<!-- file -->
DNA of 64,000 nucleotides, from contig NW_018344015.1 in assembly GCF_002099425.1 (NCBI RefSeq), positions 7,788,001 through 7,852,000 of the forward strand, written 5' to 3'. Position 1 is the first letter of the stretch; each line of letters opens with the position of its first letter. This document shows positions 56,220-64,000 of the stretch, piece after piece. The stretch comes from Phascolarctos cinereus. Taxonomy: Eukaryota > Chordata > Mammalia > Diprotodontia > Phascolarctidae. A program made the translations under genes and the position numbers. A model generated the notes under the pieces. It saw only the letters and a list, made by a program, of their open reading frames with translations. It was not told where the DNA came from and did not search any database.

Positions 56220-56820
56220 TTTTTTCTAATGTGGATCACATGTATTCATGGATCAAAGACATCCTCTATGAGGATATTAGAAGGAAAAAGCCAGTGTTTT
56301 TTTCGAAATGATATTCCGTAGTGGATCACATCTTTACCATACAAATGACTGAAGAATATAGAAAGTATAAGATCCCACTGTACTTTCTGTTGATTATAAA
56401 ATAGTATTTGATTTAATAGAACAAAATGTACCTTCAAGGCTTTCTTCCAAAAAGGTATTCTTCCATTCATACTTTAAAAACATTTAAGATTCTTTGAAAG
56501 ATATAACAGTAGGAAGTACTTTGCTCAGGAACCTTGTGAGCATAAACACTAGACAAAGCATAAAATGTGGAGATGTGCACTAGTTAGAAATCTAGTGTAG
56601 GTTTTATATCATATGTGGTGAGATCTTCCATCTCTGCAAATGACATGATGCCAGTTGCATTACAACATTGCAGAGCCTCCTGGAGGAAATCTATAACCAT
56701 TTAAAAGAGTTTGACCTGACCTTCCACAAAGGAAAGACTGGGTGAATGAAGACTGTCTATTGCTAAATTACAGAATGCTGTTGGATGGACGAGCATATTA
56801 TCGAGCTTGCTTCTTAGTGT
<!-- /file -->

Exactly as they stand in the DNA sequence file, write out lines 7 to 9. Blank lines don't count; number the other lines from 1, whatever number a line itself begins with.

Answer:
56601 GTTTTATATCATATGTGGTGAGATCTTCCATCTCTGCAAATGACATGATGCCAGTTGCATTACAACATTGCAGAGCCTCCTGGAGGAAATCTATAACCAT
56701 TTAAAAGAGTTTGACCTGACCTTCCACAAAGGAAAGACTGGGTGAATGAAGACTGTCTATTGCTAAATTACAGAATGCTGTTGGATGGACGAGCATATTA
56801 TCGAGCTTGCTTCTTAGTGT